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Deep poverty and destitution

Dramatic increase in very deep poverty sees nearly half a million Scots facing profound hardship

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The number of people in Scotland living in very deep poverty [1] has increased dramatically in the last 20 years despite more people, particularly children and pensioners, being pulled out of poverty overall.

New JRF research, which examines poverty statistics in Scotland from 1994 up to the start of the Covid pandemic, finds that:

  • 460,000 people in Scotland in 2017-20 lived in very deep poverty, up from 310,000 in 1994-97
    • This is the equivalent of the population of Dundee falling into very deep poverty over the past 20 years
  • Of those living in poverty, 46% lived in very deep poverty in 2017-20, up from 27% in 1994-97
  • At the same time, the proportion of people just below the poverty line [2] halved from 10% to 5% of all people in Scotland

These figures, which predate the current cost of living surge, highlight crucial underlying factors which have made the current surge in inflation the crisis that it is. In short, government policy in respect of those on the lowest incomes has, for decades, exposed hundreds of thousands of people in Scotland to the heart-breaking hardship that many face today.

Policy decisions made in Scotland, and across the UK, to lower poverty, while successfully lifting those just below the poverty line out of relative poverty, are not being targeted at those who have the least. JRF’s research shows that over the past 20 years those most in need of support have been allowed to slip even further away from a decent standard of living.

The groups most likely to live in very deep poverty include single person households, households that include someone who is disabled and minority ethnic households. A shift in priorities and more careful policy design is urgently needed to ensure no one experiences the highly distressing physical, emotional and mental scars of living in very deep poverty.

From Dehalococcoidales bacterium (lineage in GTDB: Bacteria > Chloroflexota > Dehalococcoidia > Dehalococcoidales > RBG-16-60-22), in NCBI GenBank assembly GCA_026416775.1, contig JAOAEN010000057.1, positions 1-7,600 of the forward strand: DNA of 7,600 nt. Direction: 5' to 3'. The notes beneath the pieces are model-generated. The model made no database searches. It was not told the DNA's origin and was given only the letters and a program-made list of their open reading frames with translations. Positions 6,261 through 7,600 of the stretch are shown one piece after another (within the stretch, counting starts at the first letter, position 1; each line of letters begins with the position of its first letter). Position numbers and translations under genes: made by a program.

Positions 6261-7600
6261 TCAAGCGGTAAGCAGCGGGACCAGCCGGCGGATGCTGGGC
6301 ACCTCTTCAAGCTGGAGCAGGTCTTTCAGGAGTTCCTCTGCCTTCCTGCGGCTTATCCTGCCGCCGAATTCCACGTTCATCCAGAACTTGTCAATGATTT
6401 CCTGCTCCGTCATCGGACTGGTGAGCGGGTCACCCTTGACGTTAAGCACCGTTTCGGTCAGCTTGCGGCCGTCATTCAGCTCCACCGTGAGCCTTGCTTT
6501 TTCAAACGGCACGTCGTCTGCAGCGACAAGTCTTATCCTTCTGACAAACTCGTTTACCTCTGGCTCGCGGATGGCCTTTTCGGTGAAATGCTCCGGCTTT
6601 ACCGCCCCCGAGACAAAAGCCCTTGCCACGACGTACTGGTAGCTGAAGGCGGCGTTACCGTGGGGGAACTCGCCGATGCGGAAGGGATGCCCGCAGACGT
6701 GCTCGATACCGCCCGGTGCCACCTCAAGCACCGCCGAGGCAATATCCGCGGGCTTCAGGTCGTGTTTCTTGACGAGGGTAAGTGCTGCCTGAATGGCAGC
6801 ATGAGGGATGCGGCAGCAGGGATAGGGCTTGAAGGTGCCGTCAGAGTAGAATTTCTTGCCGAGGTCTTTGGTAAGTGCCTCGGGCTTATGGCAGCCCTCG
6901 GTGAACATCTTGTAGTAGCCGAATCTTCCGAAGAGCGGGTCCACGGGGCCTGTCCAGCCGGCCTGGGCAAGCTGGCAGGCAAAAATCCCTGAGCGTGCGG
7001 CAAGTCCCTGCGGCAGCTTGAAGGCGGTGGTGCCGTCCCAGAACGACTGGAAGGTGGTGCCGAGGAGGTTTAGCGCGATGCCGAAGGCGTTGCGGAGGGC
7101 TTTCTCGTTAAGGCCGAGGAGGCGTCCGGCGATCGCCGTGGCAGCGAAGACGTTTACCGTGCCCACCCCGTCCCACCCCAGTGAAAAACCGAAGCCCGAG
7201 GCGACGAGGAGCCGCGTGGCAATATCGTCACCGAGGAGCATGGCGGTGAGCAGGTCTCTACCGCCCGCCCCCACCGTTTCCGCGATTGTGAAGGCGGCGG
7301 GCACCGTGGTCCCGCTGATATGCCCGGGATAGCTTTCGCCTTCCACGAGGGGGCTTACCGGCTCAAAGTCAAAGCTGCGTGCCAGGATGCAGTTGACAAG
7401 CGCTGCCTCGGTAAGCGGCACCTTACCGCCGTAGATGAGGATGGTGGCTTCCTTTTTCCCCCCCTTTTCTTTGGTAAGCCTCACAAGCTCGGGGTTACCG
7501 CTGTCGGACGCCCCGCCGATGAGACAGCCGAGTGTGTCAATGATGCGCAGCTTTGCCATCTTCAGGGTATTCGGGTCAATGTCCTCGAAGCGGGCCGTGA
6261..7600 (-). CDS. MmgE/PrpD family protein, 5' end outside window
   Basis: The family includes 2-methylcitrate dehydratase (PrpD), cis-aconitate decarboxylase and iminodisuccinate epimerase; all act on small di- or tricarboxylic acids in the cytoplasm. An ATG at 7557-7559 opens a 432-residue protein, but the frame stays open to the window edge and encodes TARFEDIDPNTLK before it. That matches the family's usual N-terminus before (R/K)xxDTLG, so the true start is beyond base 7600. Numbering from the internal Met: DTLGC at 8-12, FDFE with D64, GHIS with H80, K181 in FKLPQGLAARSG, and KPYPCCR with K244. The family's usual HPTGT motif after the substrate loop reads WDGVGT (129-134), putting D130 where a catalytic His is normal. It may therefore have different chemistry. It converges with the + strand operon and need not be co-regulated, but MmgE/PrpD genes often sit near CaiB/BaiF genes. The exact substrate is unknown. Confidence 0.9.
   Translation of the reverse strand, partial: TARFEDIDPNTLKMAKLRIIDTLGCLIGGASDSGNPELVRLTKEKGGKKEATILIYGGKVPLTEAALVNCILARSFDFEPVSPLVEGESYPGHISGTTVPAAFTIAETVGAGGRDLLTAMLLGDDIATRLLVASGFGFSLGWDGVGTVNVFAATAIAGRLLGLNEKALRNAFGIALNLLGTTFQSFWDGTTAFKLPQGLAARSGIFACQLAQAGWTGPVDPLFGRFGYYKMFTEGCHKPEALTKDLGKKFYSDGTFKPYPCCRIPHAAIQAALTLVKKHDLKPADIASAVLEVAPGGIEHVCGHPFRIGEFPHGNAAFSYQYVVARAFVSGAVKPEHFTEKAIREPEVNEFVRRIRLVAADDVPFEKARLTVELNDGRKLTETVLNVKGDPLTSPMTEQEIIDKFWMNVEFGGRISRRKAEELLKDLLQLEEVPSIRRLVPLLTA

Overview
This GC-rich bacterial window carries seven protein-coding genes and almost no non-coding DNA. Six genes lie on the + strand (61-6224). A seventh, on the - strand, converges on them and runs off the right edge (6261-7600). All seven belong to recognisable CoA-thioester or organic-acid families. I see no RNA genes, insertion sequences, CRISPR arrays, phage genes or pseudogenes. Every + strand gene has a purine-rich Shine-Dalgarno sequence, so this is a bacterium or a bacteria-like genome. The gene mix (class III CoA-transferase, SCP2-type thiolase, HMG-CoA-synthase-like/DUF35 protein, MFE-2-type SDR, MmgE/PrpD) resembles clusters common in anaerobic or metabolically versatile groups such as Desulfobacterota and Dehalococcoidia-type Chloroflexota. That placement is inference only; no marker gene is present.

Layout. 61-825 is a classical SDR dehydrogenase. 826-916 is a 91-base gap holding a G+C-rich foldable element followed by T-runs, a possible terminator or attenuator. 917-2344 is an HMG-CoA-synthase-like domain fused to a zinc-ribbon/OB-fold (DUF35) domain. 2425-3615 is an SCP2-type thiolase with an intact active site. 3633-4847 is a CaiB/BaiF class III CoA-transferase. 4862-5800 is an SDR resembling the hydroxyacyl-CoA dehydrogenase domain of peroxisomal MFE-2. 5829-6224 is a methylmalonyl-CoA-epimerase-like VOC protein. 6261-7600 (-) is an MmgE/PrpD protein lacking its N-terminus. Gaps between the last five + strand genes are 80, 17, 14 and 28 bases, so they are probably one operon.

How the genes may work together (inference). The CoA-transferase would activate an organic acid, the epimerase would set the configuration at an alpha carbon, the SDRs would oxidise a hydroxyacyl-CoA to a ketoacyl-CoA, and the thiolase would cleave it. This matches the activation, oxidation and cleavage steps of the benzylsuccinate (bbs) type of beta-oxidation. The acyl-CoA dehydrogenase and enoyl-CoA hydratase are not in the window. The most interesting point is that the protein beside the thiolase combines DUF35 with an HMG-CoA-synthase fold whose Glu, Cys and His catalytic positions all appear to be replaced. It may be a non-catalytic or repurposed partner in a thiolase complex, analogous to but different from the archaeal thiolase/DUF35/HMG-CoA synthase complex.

In the last two decades incomes, from both work and benefits, for those living in very deep poverty have not risen any where near enough. This is despite work making up a greater proportion of the incomes of people living in very deep poverty now compared to in 1995-98.

The UK Government must adopt the Essentials Guarantee that JRF is proposing with the Trussell Trust [3]. This would ensure that Universal Credit provides enough so that no one goes without the essentials. The Scottish Government must re-commit to and accelerate their efforts to create a Minimum Income Guarantee. Both solutions would overwhelmingly benefit those most at risk of very deep poverty.

JRF’s Associate Director for Scotland, Chris Birt, says:

“The story of poverty in Scotland over the past 20 years is a bleak contradiction that both the UK and Scottish Governments need to wake up to. More people just below the poverty line have been pulled above it at the same time as those with the very least falling further behind. This rise in very deep poverty can be plainly seen in the hundreds of thousands of food bank parcels provided across the country every year, as well as the growing gap in healthy life expectancy between the most and least deprived areas of Scotland.

“More must be done to target policies at the half a million people living in very deep poverty. An Essentials Guarantee from the UK Government would ensure that the Universal Credit system, at the bare minimum, gives everyone enough to afford the essentials. A Minimum Income Guarantee in Scotland would have the same targeted effect at reducing levels of very deep poverty.”


  1. Households below 40% of the median household income are defined as living in very deep poverty. In 2019/20, the latest year covered in this report, a single adult in very deep poverty would be living on £110 or less per week.
  2. The poverty line is calculated as 60% of the median household income after housing costs and adjusted for family size.
  3. For more on the Essentials Guarantee, see here.
Food bank worker sorting a bread delivery.

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